I've made a poster on Bandi Chhor Divas which I forwarded on to non-Sikh colleagues. Below is the information from the poster in case anyone wishes to use for educating their friends and colleagues on the Sikh festival of Bandi Chhor Divas.
On 13th November 2012 Sikhs will be celebrating the Sikh festival of ‘Bandi Chhor Divas.’ The celebration of Bandi Chhor divas has been chosen to coincide with the Hindu festival of ‘Diwali’ (The Festival of Lights) which is celebrated on large scale throughout India.
Background to the festival
|Gwalior Fort Prison|
‘Bandi’ means prisoner, ‘Chhor’ means release and ‘Divas’ means day. The sixth Guru of the Sikhs, Guru Hargobind, had been falsely imprisoned by the Mughal Emperor Jahangir – who had earlier in 1606 tortured and martyred Guru Arjan Dev, the Fifth Guru for refusing to give up his religious beliefs.
Imprisoned in the same fort at the same were fifty-two other ‘rajas’ or princes who were innocent political prisoners from a scattering of kingdoms around the country. Guru Hargobind said if Emperor Jahangir was to show good faith, then all these prisoners were to be released, or none!
|The Guru being released with 52 prisoners|
Jahangir relented but, in his feudal arrogance, set a condition: anyone who could hang on to the coat-tails of the Guru's robe could leave with him, he declared. The Guru ordered a special large robe with fifty-two tassels on its tails. Each of the fifty-two Hindu princes held on to one each, and was allowed to leave.
When the Guru arrived in the holy city of Amritsar after being released, he was welcomed by the whole city being lit with oil lamps and lights. The 52 kings were saved by having faith in the Guru and holding on to him.
For Sikhs, Bandi Chhor Divas should be time to reflect on whether one has held on to the Guru or not (i.e. followed the Guru’s teachings). It is time to break the shackles of bad habits and walk towards freeing the mind and body.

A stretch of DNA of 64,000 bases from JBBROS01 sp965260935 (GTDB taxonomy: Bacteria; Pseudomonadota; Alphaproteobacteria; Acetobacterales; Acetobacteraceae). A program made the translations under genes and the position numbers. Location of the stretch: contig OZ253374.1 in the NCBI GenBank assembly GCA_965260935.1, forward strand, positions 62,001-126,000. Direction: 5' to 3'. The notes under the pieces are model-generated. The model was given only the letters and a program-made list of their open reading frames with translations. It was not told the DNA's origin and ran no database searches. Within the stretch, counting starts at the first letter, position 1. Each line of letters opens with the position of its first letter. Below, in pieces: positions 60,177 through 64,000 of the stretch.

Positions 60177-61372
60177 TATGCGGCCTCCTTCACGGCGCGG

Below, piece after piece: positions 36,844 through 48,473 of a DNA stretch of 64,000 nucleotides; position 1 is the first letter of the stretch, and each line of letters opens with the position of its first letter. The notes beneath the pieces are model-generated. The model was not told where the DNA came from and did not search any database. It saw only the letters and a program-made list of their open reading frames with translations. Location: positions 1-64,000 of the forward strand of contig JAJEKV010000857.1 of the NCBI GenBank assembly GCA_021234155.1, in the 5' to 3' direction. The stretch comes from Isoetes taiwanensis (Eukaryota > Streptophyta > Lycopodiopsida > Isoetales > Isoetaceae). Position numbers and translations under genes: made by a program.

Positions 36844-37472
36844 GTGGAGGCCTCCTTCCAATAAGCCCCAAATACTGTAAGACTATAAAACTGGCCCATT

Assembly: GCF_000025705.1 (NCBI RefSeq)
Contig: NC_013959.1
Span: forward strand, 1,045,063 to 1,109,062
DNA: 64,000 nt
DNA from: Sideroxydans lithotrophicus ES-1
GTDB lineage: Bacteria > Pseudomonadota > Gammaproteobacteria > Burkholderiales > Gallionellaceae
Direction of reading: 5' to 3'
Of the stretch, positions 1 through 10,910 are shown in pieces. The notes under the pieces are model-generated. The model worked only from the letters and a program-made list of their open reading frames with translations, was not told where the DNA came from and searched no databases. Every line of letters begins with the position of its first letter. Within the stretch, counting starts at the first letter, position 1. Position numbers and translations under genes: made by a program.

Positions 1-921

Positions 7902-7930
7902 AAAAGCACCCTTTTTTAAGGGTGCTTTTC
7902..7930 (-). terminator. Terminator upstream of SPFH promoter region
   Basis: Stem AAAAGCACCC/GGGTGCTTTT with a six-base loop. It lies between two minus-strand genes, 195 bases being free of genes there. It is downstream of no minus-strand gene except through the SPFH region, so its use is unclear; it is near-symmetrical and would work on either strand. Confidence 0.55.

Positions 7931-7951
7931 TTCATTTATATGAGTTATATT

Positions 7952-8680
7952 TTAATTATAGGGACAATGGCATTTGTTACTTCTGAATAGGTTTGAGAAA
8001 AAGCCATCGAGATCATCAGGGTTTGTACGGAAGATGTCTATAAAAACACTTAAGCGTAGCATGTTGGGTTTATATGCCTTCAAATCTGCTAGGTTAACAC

|Sri Harimandir Sahib in Amritsar on Bandi Chhor Divas|
The Message of Bandi Chhor Divas
What Guru Hargobind stood up for and represented can be summarised in one word – ‘Justice’. The Guru could have left the prison when he was offered the chance. However, the Guru thought of others before himself. Others freedom and human rights were more important to him than his own. This is attitude and virtue of social justice and fighting for others freedom was filled within his followers through his own example.
Bandi Chhor Divas should inspire us to light the lamp of Divine Knowledge within us through the Guru’s Wisdom and inspire us to campaign and fight for the human rights of those suffering oppression.
SIKHS IN WORLD WARS
Following the footsteps of Guru Hargobind, Sikhs did not just fight for their own freedom in India, but they also fought for the freedom of others who lived in foreign lands and were alien to them. During the World Wars, 200,000 Sikhs volunteered to fight and die to protect the freedom of Britain and Europe. This is an example of how Sikhs seek inspiration from the life and teachings of Guru Hargobind. During British Empire, the Sikhs living in India were fighting for independence from the British, but nevertheless, the Sikhs rose to give sacrifices for freedom, liberty and justice. This is the blessings of Guru Hargobind.